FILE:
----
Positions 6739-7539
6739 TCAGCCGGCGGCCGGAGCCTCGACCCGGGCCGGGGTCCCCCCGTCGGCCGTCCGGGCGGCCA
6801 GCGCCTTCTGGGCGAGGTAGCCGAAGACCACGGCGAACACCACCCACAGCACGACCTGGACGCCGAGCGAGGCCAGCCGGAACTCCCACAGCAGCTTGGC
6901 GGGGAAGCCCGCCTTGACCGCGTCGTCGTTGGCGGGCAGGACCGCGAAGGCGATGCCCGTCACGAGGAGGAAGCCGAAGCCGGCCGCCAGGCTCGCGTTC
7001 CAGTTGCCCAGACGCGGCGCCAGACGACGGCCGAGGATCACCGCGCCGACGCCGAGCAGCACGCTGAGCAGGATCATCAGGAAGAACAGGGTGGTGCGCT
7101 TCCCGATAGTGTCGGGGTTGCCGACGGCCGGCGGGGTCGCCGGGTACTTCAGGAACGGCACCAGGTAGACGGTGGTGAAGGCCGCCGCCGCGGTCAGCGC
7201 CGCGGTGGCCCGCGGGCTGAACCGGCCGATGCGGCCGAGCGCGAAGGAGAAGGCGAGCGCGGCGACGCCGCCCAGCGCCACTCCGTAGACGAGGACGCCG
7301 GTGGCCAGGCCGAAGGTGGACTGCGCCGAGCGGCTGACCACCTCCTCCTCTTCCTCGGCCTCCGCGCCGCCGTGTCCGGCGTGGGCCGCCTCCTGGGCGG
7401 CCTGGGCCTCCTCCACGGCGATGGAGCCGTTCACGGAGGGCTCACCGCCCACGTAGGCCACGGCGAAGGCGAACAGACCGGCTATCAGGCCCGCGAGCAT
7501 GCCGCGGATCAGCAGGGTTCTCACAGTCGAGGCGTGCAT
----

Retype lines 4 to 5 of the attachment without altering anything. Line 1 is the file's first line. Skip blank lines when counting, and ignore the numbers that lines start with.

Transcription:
6901 GGGGAAGCCCGCCTTGACCGCGTCGTCGTTGGCGGGCAGGACCGCGAAGGCGATGCCCGTCACGAGGAGGAAGCCGAAGCCGGCCGCCAGGCTCGCGTTC
7001 CAGTTGCCCAGACGCGGCGCCAGACGACGGCCGAGGATCACCGCGCCGACGCCGAGCAGCACGCTGAGCAGGATCATCAGGAAGAACAGGGTGGTGCGCT